#### Transcript Chapter 2: Normal Distributions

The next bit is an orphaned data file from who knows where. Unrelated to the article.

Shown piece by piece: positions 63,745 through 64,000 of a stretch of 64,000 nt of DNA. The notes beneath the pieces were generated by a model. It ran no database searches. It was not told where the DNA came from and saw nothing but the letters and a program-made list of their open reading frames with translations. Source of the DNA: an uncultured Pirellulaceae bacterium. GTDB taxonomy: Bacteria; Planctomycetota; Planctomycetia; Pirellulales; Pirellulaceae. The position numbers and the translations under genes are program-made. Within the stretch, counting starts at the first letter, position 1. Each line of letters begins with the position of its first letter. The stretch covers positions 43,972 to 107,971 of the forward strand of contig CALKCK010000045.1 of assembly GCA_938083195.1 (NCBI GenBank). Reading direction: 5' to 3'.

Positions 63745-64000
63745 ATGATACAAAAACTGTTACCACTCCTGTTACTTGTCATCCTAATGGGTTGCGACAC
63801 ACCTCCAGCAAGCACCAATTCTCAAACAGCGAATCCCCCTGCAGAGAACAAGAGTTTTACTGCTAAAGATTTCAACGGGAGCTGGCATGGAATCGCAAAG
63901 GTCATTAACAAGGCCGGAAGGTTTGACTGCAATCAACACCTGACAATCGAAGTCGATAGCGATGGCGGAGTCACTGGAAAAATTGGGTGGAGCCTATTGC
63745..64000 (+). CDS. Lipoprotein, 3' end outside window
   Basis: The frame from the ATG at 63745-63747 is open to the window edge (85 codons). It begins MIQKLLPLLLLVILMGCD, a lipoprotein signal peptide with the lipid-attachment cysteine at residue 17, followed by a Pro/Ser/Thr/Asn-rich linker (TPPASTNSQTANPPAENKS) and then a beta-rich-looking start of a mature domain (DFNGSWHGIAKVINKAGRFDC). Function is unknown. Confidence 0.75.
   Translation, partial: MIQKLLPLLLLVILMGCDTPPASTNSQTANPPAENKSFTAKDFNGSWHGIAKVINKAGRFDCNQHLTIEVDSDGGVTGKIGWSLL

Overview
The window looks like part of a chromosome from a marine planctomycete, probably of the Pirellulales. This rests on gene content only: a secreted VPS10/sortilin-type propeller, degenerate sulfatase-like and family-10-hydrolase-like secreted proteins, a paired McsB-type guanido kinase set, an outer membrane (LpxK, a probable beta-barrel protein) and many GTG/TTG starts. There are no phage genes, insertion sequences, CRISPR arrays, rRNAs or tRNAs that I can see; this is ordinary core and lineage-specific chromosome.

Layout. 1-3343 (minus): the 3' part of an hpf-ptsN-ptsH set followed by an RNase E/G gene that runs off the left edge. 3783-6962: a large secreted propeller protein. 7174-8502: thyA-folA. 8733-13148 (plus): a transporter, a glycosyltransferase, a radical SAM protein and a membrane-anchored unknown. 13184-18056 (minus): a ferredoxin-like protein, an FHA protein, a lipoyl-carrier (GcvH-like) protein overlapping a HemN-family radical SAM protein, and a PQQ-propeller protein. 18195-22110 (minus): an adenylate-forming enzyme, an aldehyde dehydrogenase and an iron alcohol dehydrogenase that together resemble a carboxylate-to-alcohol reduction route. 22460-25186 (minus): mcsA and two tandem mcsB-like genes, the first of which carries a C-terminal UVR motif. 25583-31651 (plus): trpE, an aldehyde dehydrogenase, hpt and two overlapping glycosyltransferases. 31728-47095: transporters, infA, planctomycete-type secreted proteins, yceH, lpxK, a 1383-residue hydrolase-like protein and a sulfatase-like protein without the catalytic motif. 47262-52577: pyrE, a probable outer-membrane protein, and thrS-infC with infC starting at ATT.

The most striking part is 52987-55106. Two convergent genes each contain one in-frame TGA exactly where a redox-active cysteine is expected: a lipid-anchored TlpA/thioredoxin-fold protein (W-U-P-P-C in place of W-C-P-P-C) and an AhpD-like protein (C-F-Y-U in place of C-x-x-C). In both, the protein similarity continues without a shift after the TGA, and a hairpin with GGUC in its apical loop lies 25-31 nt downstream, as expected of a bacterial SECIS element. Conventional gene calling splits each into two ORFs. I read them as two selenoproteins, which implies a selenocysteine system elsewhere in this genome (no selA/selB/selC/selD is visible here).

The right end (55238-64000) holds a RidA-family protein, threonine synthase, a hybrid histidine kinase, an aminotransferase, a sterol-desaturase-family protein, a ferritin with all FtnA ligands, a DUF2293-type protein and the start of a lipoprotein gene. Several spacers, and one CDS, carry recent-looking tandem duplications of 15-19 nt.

Chapter 2 The Normal Distribution Density Curves A density curve is a model we will use for probability problems. Two characteristics – All area is positive (above the x-axis) – Area = 1 It is because Area = 1 that we can use a density curve to model probability, where P(Sample Space) = 1 Density Curves Think of a density curve as a relative frequency histogram with tiny class width—so tiny that the width of each class approaches zero. When you connect the tops of all the bars, a continuous line forms. The Normal Distribution The most famous density curve models the Normal Distribution. The normal distribution is a distribution of many commonly-found phenomena: test scores, physical properties of various creatures (humans included), measurements in scientific experiments, and many more. The Normal Distribution will be your constant friend until the end of the course! The Normal Distribution Identify a normal distribution using two things – Shape: Symmetric, Unimodal, Bell-shaped – The Empirical Rule: About of the About mean About 68% of all data fall within 1 standard deviation mean 95% are within 2 standard deviations of the 99.7% are within 3 sd’s of the mean. There are many, many normal distributions out there, but they all follow the empirical rule. From your textbook, Yates, Moore, Starnes, p. 87 The Normal Distribution The points of inflection (where the curve reverses) correspond to the points one standard deviation away from the mean on either side. A Normal Distribution is completely described by mean and standard deviation. For instance, the heights of men are N(69”, 2.5”). This means “normally distributed with a mean of 69 inches and standard deviation of 2.5 inches.” Those three facts: Normal, Mean=, SD = tell you everything you need to know to solve problems using the normal distribution. Solving Problems with the Normal Distribution #7, page 89 ALWAYS draw the curve. Standardizing—Speaking a common language How would you compare a score of 600 on an SAT with a score of 27 on an ACT? The secret: Express both scores as “the number of standard deviations above or below the mean.” Standardized Scores AKA: “Z-scores” x z Standardized Scores AKA: “Z-scores” In other words—What is the distance from the score to the mean, compared to the size of the standard deviation? This gives an answer to the question, “How many standard deviations from the middle is this score?” Scores expressed as “standard deviations from the mean” are called Standardized Scores, or Z-Scores Z-scores can be positive or negative! Standardizing—Speaking a common language How would you compare a score of 650 on an SAT with a score of 25 on an ACT? The mean SAT score is 500, while the mean ACT score is 18. Standard deviation for SAT is 100. Standard deviation for ACT is 6 Express both as Z-scores, then compare: Standardizing—Speaking a common language How would you compare a score of 650 on an SAT with a score of 25 on an ACT? SAT guy wins. z 650500 150 1.5 100 SAT 100 z 2518 76 1.16 ACT 6 The STANDARD Normal Distribution If you were to create a distribution of z-scores, it would look like this: The STANDARD Normal Distribution This Distribution is N(0,1): It, too, is a Normal Distribution, whose Mean is 0 and whose SD is 1 Or if you prefer: μ=0, and σ = 1 Normal Distribution Calculations The Empirical Rule: All fine and good until someone’s Z-score isn’t an integer! Easy: What percentile is a score of 600 for an SAT if μ=500, and σ = 100? It’s the 84th percentile, because a score 1 SD above the mean is better than 68% + 16%, or 84%. Hard: What percentile is a score of 550? – Uhhh… z = .5 Now what? First, The Three P’s Percent (or percentile) Proportion Probability – The problems may differ, but the procedures are the same. – It all comes down to figuring out how much area is involved. Table A: Gives you Area to the left of your z-score. In this case, the area to the left of .5 Using Table A Along the edge, “assemble” your zscore. Whole units and the tenths place along the side, intersected with the hundredths place along the top. Where the two intersect, that’s area to the left Example (using a positive zscore) Say a person scores a 695 on a math SAT. (~N(500, 100). What is that person’s percentile? Calculate z-score: Z = (695500)/100 = 1.95 Normal Calculation Toolbox (Use it without fail—get all the points ) 1. Draw and label the curve, shading the area of interest. (Don’t forget “N(500, 100),” e.g.) 2. Create a probability statement, leaving blanks for the unknowns 3. Show all calculations (z-score calculations, etc.) and complete the probability statement. 4. Answer the question in context using words. SAT Example 1. 2. ~N(500, 100) 3. P(x <= 690) = ________ z 695 500 195 1.95 100 100 From Table A, Area to left of z = 1.95 is .9744 500 100 4. 695 A score of 695 on the SAT is approximately the 97.4th percentile. Assessing Normality “Are these data normally distributed?” 1. Is the shape of the histogram unimodal, bell-shaped, approximately symmetric? 2. Are the mean & median close? (This suggests symmetry) 3. Does the Empirical Rule apply? In other words, are about 68% of the numbers within 1 SD of the mean? Are about 95% within 2? Are just about all of them within 3 SD’s of the mean? 4. Is an NPP of the data approximately straight? If yes, data’s approximately normal. Be somewhat forgiving in your judgment. On the test, as long as you check all of these things (climb the mountain!) your judgment is valid. The phrase “approximately normal” is open to interpretation, and data is never perfect, so feel free to have an opinion. NPP—Normal Probability Plot Read the book (end of 2.2) To create an NPP with the calculator – Put data into a list – Go to Stat Plot. Choose the 6th option (after the boxplots) – Let the data axis remain “x” – Do the usual thing: Zoom…Zoomstat. – If what you see is pretty much straight, the distribution is approximately normal.